The Filipinos however are patient people. Despite the congressmen and the "ugly Americans" the alliance is still strong.
Pearson was an extremely influential syndicated columnist in the United States, and his column Washington Merry-Go-Round appeared in hundreds of U.S. newspapers, so his short-hand use of "ugly American" to refer to out-of-touch cocktail-party-focused U.S. diplomats is strong evidence that this interpretation of "ugly American" was firmly established by the end of 1959.
The authors strike back—to no avail
Perhaps the most interesting early instance is an article by Lederer and Burdick themselves, titled "Salute to Deeds of Non-Ugly Americans: Controversial Novel's Authors Urge Strong Foreign Aid, Telling of Devoted People Who, Like the Book’s Hero, Selflessly Help World Needy," in Life (December 7, 1959), which praises dedicated U.S. citizens whether they are employed by the government or working independently of it:
More than anything else we were depressed that so many readers should fail to appreciate the fact that thousands of "ugly Americans" overseas are doing practical work with a no-nonsense application of elbow grease. In a large sense we wrote our book to praise them. Thousands of Americans are performing their good works in the line of duty, as employees of the State Department, the International Cooperation Administration and other government agencies. Still others are doing it entirely on their own—which, in a way, makes their efforts even more spectacular.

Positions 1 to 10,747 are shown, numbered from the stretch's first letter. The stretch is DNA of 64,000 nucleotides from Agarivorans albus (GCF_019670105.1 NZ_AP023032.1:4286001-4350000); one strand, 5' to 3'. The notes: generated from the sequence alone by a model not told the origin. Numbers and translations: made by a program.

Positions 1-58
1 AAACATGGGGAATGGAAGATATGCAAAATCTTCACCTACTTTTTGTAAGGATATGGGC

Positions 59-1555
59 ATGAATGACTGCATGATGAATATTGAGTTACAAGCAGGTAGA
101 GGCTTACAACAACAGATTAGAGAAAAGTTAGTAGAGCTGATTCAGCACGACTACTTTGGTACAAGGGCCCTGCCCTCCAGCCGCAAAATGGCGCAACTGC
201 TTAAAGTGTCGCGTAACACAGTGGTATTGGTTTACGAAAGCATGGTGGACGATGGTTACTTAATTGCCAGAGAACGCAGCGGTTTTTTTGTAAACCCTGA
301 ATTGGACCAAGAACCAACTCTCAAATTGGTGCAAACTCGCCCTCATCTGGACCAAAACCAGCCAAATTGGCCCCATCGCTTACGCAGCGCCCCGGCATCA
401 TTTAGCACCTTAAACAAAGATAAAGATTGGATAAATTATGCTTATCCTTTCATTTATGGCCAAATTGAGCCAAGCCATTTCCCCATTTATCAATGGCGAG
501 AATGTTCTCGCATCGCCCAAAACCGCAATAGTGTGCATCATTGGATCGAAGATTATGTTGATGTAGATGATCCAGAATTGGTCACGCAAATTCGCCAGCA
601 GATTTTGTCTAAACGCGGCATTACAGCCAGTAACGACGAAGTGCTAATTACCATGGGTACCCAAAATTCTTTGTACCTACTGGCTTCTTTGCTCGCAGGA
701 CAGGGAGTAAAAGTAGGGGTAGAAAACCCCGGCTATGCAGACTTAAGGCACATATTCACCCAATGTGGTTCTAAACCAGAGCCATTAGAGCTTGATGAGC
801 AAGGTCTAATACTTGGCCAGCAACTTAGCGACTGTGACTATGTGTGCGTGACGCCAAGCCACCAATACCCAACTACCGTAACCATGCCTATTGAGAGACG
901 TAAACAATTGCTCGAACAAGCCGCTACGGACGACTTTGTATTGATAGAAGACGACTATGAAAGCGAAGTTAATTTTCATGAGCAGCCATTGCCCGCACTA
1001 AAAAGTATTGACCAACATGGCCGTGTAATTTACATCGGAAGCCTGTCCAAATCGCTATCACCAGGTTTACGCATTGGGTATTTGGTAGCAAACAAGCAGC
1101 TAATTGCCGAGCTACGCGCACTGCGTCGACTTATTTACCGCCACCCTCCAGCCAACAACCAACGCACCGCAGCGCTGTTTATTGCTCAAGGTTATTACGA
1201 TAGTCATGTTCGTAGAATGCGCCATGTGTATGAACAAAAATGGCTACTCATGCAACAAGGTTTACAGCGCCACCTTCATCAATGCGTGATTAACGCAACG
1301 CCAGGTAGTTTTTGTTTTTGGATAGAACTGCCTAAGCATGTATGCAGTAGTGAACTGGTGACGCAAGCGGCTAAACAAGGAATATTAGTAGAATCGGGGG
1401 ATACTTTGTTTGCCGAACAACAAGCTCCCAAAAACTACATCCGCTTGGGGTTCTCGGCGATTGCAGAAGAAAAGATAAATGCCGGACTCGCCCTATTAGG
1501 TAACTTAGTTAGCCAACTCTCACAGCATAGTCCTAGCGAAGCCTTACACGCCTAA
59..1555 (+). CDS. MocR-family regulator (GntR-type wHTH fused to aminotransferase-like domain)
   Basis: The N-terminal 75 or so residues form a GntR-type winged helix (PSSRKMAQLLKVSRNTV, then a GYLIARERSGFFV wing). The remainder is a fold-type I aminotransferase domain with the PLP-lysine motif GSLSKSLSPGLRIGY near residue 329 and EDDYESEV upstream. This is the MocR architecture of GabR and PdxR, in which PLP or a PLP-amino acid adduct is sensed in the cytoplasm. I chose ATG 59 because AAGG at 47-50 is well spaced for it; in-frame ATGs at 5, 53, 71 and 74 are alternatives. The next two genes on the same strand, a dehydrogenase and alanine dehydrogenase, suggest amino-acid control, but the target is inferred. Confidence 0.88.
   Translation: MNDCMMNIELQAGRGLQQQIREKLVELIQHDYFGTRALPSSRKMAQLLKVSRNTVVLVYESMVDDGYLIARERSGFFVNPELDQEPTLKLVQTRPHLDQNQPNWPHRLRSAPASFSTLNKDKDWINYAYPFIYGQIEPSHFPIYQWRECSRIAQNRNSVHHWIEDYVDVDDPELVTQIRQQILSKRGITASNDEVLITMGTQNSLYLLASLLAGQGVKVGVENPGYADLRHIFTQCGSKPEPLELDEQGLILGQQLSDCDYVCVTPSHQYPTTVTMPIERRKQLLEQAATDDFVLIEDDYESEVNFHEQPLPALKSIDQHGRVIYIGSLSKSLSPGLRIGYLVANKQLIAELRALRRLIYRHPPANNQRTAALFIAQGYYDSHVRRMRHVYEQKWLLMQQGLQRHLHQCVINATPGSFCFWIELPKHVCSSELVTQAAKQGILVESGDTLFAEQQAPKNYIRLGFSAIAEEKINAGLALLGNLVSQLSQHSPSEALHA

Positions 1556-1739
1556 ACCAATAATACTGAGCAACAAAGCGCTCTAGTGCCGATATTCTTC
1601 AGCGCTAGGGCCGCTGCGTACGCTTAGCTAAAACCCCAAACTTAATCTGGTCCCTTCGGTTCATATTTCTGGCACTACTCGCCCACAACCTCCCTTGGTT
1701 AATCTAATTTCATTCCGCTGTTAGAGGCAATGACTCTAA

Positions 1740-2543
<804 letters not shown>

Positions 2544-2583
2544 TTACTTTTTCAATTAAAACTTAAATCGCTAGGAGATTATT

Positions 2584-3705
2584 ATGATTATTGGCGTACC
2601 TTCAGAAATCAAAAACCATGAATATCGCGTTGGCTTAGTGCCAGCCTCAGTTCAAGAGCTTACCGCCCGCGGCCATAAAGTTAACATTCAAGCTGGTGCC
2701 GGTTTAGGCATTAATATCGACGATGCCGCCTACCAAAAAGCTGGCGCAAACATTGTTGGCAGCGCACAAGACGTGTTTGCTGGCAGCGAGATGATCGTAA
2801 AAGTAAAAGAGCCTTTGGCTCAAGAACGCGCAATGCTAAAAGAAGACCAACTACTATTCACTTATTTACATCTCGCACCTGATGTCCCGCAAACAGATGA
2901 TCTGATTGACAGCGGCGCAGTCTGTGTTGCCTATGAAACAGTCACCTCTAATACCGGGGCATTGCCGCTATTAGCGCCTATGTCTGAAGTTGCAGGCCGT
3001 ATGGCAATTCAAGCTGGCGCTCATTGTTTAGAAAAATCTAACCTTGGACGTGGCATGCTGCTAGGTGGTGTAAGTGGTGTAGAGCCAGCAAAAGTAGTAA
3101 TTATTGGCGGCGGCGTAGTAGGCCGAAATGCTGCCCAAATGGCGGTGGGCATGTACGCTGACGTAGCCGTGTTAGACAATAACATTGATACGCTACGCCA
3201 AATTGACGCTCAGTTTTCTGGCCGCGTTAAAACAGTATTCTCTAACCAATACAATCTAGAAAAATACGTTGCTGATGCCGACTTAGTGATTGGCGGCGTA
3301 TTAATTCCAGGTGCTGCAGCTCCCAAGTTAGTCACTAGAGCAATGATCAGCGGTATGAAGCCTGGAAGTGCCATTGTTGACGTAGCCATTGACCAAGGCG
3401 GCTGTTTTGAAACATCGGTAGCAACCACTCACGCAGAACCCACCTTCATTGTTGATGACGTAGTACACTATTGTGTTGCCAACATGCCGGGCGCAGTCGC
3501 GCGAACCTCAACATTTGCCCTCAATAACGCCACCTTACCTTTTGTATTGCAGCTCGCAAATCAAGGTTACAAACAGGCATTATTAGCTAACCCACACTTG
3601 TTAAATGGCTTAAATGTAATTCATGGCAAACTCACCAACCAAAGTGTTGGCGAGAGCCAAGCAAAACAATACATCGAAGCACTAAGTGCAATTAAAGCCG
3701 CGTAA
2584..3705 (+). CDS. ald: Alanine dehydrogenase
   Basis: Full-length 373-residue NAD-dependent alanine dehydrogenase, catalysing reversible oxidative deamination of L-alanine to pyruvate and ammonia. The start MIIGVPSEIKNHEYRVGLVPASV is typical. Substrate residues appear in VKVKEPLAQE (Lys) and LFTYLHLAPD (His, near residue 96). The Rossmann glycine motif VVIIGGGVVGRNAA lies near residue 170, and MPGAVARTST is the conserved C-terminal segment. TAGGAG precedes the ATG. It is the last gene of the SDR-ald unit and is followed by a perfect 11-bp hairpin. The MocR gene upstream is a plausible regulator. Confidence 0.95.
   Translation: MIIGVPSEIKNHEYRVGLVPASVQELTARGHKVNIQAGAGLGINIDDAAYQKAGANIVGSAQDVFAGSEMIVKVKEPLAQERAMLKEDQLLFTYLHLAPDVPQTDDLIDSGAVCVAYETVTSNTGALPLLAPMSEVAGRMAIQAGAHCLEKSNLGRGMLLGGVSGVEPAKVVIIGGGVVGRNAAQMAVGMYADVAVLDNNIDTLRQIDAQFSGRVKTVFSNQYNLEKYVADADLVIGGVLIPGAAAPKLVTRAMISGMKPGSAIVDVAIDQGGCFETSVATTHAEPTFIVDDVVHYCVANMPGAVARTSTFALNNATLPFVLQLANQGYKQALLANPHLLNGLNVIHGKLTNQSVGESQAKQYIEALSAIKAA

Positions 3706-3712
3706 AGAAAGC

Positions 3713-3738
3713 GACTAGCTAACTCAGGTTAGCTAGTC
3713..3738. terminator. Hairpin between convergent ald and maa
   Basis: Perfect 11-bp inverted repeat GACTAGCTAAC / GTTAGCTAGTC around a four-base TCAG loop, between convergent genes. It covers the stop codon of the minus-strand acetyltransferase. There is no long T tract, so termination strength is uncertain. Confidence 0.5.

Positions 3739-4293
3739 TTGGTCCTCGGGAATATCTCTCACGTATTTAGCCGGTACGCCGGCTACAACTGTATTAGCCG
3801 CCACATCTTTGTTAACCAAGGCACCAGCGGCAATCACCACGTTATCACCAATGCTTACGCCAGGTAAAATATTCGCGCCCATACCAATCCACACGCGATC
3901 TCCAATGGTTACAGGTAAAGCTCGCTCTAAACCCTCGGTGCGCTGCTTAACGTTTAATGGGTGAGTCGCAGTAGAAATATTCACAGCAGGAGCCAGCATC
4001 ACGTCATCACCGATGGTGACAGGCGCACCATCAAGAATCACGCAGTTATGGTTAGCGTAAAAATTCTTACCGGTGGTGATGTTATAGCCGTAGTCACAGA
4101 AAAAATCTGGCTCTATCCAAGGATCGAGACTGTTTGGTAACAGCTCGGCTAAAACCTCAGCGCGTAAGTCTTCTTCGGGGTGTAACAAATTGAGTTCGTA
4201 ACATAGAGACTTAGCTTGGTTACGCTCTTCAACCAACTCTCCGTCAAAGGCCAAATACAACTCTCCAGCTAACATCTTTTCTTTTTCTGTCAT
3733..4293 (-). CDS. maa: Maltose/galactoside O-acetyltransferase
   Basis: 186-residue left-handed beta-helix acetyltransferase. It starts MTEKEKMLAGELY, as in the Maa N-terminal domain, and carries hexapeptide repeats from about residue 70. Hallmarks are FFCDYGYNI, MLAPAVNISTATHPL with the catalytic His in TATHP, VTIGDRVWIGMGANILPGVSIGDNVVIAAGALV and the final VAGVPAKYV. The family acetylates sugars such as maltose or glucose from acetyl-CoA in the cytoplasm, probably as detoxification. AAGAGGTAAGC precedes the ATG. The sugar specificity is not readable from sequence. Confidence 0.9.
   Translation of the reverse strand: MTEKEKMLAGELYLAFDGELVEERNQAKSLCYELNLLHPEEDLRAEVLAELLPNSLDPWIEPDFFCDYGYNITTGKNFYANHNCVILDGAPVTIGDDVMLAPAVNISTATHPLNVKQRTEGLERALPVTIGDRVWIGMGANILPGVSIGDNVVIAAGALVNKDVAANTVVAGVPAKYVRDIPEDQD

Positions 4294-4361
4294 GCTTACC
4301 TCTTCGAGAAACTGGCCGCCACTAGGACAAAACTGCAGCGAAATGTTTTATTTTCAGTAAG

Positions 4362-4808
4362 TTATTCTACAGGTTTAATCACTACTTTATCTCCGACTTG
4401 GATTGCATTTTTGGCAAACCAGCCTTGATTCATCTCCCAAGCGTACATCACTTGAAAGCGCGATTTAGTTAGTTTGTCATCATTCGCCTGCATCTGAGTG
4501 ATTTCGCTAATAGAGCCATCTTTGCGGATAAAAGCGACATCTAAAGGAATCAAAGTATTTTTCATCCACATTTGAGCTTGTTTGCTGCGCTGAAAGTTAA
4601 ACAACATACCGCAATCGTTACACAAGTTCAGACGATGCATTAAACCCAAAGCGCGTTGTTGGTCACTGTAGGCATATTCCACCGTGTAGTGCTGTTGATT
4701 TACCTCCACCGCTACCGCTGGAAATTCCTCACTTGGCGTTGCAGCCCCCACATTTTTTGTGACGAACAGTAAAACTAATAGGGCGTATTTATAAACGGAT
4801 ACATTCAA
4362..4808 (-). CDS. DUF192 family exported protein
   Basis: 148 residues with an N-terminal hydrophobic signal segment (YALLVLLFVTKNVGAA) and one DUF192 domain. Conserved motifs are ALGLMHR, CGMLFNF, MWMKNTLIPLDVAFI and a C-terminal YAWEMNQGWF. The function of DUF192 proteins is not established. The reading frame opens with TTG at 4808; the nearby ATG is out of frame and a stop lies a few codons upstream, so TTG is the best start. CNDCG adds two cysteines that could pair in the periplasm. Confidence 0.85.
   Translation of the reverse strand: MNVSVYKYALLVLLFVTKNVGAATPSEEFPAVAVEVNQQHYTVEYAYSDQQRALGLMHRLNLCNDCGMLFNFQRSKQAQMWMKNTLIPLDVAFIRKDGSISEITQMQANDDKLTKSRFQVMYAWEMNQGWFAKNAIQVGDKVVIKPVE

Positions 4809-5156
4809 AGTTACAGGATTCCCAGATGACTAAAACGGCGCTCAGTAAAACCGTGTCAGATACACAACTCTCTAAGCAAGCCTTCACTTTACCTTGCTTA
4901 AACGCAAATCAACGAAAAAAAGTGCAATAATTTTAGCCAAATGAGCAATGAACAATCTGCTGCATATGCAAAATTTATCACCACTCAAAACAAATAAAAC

Unmistakably, the authors are trying to reassert their original, rather startling view that the "ugly American" is the admirable American—but just as clearly, Life magazine is pushing in the opposite direction, insisting that U.S. citizens who perform good works abroad are "non-ugly." Thus the blurb for the article in the magazine’s table of contents reads as follows:
Not ugly at all
The authors of The Ugly American, the best-selling novel exposing U.S. bumblers abroad, tell about Americans in Asia whose work is handsome indeed.
To the extent that the authors had hoped to clarify that "ugly American" as a description of the character of Homer Atkins and real-life people like him, they were frustrated by Life’s effort to play up "non-ugly" as a character assessment. It is also noteworthy that Lederer and Burdick extend the category of "ugly Americans" to include people not employed by the U.S. government. Although popular usage reversed the meaning that they attempted to associate with “ugly American,” it agreed with them in making it applicable to any U.S. citizen abroad, as is evident in Kathy Gately, "Nancy Madden: A Summer Ambassador to Turkey," in the [Boston] Eight Eighty-Five (December 1959) [cited in KarlG’s succinct and informative answer]: